Elinor Langer Book Takes Another Look At SPLC’s Civil Case Against Neo-Nazi Tom Metzger

An Oregon writer exhumes the 1990 civil case against neo-Nazi Tom Metzger, arguing that it was wrong-headed from the start.

A Hundred Little Hitlers:
The Death of a Black Man, the Trial of a White Racist, and the Rise of the Neo-Nazi Movement in America

By Elinor Langer
New York: Metropolitan Books, 2003, 386 pp., $26

Editor's note: Because A Hundred Little Hitlers is in very large part a pointed critique of the Southern Poverty Law Center and its co-founder, Morris Dees, the Intelligence Report asked an outside expert to review the book without regard to any views the Center's staff may have. The editing of this piece, therefore, has been limited to minor stylistic points. Levitas is the author of the 2002 book The Terrorist Next Door: The Militia Movement and the Radical Right and a long-time commentator on the radical right. He also has written for the Intelligence Report before.

It has been 15 years since Mulugeta Seraw was bludgeoned to death by racist Skinheads on a darkened street in Portland, Ore. Seraw, a hard-working Ethiopian immigrant, and two companions were brutally beaten in the early morning hours of Nov. 13, 1988, by three members of East Side White Pride: Kyle Brewster, Kenneth Mieske and Steve Strasser.

"Kill him! Kill him!" shouted one or more of the assailants' Skinhead girlfriends as Brewster pounded Seraw moments before Meiske smashed his skull with a baseball bat. Then, as Seraw tried to crawl away, Strasser stomped him viciously and Mieske delivered the fatal blow.

The crime sparked national headlines and local revulsion as well as a vigorous police investigation that led to a series of guilty pleas and stiff prison sentences. Mieske, 23, the death-obsessed lead singer of a heavy metal rock band, pleaded guilty to first-degree murder and received 30 years to life. Kyle Brewster, 19, a former high school homecoming king, pleaded guilty to first-degree manslaughter and assault and received 20 years with a 10-year minimum. And Steve Strasser, 20, pleaded guilty to similar charges and was given a 20-year sentence with a nine-year minimum.

Seraw's murder also led to one of the largest civil judgments of its kind in U.S. history when lawyers for the Southern Poverty Law Center (SPLC) and the Anti-Defamation League persuaded a Portland jury to levy a $12.5 million verdict against White Aryan Resistance (WAR), its founder Tom Metzger and his son John.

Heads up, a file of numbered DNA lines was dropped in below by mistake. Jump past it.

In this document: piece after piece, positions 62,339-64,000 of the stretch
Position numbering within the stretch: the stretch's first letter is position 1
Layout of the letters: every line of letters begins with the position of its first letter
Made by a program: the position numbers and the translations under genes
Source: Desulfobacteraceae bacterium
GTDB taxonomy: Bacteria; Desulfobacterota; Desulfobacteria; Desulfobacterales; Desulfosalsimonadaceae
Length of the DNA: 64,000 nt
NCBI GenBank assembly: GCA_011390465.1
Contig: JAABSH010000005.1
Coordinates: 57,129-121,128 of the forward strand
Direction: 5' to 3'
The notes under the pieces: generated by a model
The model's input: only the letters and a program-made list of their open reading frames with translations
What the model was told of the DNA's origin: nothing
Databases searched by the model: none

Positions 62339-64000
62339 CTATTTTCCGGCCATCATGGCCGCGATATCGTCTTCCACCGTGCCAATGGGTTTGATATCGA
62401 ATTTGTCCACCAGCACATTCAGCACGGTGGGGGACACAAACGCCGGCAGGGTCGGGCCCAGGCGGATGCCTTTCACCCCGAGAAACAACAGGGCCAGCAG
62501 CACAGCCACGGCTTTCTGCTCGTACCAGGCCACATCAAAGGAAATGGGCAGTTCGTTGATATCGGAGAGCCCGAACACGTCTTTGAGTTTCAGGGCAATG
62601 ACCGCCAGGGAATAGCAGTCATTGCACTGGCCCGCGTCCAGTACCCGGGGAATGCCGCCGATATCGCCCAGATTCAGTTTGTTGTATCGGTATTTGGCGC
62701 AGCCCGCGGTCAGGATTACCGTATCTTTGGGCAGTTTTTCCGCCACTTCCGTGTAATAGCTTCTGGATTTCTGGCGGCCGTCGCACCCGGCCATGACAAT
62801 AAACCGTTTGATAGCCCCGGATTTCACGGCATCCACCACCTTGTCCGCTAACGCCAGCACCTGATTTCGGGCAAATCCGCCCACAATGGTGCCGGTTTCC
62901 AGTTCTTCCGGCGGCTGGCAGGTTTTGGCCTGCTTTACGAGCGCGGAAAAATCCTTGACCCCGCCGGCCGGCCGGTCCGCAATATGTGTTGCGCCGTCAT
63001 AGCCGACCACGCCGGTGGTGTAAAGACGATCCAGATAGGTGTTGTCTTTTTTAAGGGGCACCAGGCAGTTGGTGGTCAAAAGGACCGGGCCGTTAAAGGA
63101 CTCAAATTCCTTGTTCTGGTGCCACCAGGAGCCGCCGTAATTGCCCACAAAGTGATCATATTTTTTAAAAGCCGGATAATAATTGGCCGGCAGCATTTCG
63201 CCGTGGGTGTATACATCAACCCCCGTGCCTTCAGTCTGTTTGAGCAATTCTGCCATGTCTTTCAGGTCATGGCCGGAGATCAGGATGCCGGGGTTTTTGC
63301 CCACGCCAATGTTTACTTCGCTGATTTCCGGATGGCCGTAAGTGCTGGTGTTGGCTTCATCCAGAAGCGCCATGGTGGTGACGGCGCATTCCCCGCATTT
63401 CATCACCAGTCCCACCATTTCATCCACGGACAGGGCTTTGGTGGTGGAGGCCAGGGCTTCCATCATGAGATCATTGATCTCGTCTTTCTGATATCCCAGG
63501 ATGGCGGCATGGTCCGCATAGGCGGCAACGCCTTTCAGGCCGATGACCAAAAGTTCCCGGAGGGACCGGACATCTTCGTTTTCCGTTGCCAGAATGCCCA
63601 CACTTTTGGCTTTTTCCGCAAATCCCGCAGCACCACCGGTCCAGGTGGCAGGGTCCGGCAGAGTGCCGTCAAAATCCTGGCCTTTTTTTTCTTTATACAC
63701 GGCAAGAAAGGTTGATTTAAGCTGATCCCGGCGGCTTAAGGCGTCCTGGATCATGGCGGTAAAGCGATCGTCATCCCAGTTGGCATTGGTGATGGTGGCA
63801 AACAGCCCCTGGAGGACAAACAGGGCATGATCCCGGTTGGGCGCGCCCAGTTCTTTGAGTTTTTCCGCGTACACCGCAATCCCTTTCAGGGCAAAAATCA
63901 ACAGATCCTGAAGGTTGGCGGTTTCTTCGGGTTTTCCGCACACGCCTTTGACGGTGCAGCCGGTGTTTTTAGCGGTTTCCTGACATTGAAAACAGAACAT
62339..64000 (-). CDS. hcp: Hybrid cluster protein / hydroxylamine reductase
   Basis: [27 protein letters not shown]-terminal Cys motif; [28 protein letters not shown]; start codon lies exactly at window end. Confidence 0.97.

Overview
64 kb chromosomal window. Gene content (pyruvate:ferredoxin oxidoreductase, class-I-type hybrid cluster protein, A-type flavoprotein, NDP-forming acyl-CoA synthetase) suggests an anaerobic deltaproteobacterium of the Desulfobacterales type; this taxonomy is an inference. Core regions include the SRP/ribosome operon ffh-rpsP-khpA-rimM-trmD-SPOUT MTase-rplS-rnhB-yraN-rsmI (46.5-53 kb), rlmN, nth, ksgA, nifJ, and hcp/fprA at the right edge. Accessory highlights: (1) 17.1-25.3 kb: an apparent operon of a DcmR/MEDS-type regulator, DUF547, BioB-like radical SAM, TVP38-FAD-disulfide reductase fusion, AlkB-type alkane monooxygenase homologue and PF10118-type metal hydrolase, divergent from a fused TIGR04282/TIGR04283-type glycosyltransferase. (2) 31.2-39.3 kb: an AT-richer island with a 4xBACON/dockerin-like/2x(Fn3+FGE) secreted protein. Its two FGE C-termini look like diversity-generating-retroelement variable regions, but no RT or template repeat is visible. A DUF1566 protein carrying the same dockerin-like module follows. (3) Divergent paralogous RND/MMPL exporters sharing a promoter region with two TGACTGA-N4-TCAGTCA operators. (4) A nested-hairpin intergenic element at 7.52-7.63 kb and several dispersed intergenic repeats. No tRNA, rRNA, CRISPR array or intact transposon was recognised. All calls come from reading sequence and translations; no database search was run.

In that case, the jury found the Metzgers liable for basically inciting the Portland Skinheads through the actions of Dave Mazzella, a violence-prone Skinhead who was the vice president of WAR's youth wing, the White Student Union/Aryan Youth Movement.

Most observers of the police investigation and the civil trial that followed, including those with close knowledge of the facts, readily concluded that the punishment fit the crime: After all, a gang of Skinheads with a history of racist violence launched an unprovoked attack on three black men, leaving one of them crumpled on the pavement, dying in his own blood and vomit. The Skinheads then fled the scene, burned the evidence and lied to police until persistent homicide detectives tracked down those willing to name names.

"Not so!" says Elinor Langer, author of a new book, A Hundred Little Hitlers: The Death of a Black Man, the Trial of a White Racist, and the Rise of the Neo-Nazi Movement in America, which purports to offer readers a different set of facts and argues that the Skinheads' guilty pleas — and the successful civil prosecution of the Metzgers that followed — resulted from a "moral panic" which led to a terrible miscarriage of justice.

In Langer's twisted retelling of the case, race could not have been a motivating factor in Seraw's death because when the Skinheads first encountered the Ethiopians sitting in their darkened car, they supposedly had no idea that Seraw and his companions were black.

She is eager to inform us that one of the Ethiopians was drunk and sees the killing of Seraw as the result of a "confrontation," tracing its origins to mutual insults that were exchanged as both cars passed slowly down the street. But since when is an upraised middle finger in response to a racial epithet justification for murder?

Even more preposterous is Langer's attempt to convince readers that Seraw's death was accidental, despite the fact that Mieske — whose bedroom was a shrine to Nazism and who hoped to name his son after sadistic concentration camp doctor Joseph Mengele — shouted racial slurs before purposefully grabbing the bat, leaping from the car and wielding it with deadly force.